||DOUGLAS KNEHANS - Unfinished Earth - Flute Concerto "Tempest" -
Gareth Davies (Flute) - Brno Philharmonic Orchestra - Mikel Toms (Conductor) - 646117666816 - Released: April 2018 - Ablaze Records AR-00036
The slow movement titled Mistral ... Funérailles of the Concerto for Flute and Orchestra "Tempest" by composer Douglas Knehans is what constantly draws me back, again and again, for yet another listen. Its main impetus, based on a descending two-note motif, is profoundly expressive and deeply moving. It evokes glimpses of shrouded memories from desolate corners of the past, and of times and places obscured by time. The slow and brumal orchestral undercurrent, like the wind it suggests, carries the flute along on the journey to its remote destination. This movement stays with you long after audition. It is bookended by two outer movements that very rarely allow Gareth Davies, principal flute of the London Symphony Orchestra, to come up for air. They are bustling with activity and at times demand the highest degree of speed and virtuosity from the flautist, but Davies shrugs off even the most demanding leaps and runs. I pity the poor brass section players who sometimes have to echo the flute part. In the booklet notes, the value or merit of the "concerto" within today's music are put into question. With a potent and compelling example like this work, Douglas Knehans certainly puts any doubts to the concerto form's stance to rest. Something every flute player out there needs to hear.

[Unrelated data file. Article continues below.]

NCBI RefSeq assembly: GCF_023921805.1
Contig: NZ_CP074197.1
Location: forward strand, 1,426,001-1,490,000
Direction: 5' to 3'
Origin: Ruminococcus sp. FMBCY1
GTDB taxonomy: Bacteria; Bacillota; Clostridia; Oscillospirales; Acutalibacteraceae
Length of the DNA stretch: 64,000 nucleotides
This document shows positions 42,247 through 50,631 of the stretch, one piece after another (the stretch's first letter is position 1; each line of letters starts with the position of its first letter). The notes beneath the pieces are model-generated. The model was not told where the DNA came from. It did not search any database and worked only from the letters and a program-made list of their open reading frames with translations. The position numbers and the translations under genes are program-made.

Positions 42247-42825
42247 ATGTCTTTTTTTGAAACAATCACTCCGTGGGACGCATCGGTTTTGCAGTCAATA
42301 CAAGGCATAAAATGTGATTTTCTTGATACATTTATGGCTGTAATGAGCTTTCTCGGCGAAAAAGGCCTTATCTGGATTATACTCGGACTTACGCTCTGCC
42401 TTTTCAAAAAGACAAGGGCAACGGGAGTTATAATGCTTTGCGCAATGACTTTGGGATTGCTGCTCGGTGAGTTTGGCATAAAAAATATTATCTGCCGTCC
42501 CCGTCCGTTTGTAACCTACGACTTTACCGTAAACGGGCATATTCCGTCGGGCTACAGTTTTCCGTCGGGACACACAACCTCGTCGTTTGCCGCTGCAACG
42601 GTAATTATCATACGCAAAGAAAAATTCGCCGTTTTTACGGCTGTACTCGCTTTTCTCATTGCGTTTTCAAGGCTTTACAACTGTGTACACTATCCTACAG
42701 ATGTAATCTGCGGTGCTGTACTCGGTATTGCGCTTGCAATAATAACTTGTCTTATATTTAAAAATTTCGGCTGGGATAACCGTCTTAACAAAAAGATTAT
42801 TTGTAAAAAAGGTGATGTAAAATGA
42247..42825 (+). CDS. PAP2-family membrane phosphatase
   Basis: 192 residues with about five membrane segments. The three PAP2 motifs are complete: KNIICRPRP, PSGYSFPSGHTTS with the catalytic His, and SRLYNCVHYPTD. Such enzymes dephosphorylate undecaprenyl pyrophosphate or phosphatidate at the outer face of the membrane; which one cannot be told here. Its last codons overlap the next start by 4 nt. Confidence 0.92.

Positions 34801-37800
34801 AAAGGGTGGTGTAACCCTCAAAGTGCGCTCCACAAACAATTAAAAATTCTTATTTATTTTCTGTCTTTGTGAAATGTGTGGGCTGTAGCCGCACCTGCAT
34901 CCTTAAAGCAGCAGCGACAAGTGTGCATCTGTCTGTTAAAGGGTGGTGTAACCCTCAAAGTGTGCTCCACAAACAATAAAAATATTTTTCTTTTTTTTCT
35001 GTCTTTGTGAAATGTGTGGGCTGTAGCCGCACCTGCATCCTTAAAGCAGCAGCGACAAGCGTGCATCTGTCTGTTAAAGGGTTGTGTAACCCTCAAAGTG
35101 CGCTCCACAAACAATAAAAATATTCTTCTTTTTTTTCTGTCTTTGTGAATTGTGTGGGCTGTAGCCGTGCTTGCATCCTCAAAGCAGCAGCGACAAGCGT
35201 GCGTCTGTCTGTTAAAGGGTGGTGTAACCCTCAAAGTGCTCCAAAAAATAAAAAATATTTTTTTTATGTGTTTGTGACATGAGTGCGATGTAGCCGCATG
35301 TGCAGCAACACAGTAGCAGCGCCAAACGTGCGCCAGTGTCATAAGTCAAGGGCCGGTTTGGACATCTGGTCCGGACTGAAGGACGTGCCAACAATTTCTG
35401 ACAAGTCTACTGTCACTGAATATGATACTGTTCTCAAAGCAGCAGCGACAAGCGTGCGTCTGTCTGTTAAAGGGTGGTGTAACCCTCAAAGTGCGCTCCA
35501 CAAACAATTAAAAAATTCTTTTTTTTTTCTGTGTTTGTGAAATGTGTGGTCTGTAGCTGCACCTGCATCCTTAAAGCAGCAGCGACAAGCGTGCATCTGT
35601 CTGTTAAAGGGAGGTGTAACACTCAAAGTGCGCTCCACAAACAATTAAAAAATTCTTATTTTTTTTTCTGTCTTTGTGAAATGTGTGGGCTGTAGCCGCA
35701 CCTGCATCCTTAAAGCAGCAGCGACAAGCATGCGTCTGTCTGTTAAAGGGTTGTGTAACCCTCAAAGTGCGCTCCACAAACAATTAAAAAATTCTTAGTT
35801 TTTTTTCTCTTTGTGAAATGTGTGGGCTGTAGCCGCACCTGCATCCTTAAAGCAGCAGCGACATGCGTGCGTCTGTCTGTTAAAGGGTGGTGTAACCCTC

The symphonic work titled Unfinished Earth, which deals with the subject of this planet's formation and evolution through the clout of colossal forces, which acts as a metaphor about the forces behind the human race's powerful shifts, certainly well reflects this within the music. The first movement's relentless battering and pummeling (similar to the end of the Shostakovich 5th) and the final movement's savagery - I've not heard a coda of such brutal ferocity in a while - well attest to the work's subject matter.
Unlike many of today's composers, Douglas Knehans (b. 1957) doesn't use the cookie-cutter, cut and paste approach with his music. This previous review of some of his choral music bears witness to his versatility and originality. Definitely a composer to keep on your radar.Jean-Yves Duperron - March 2018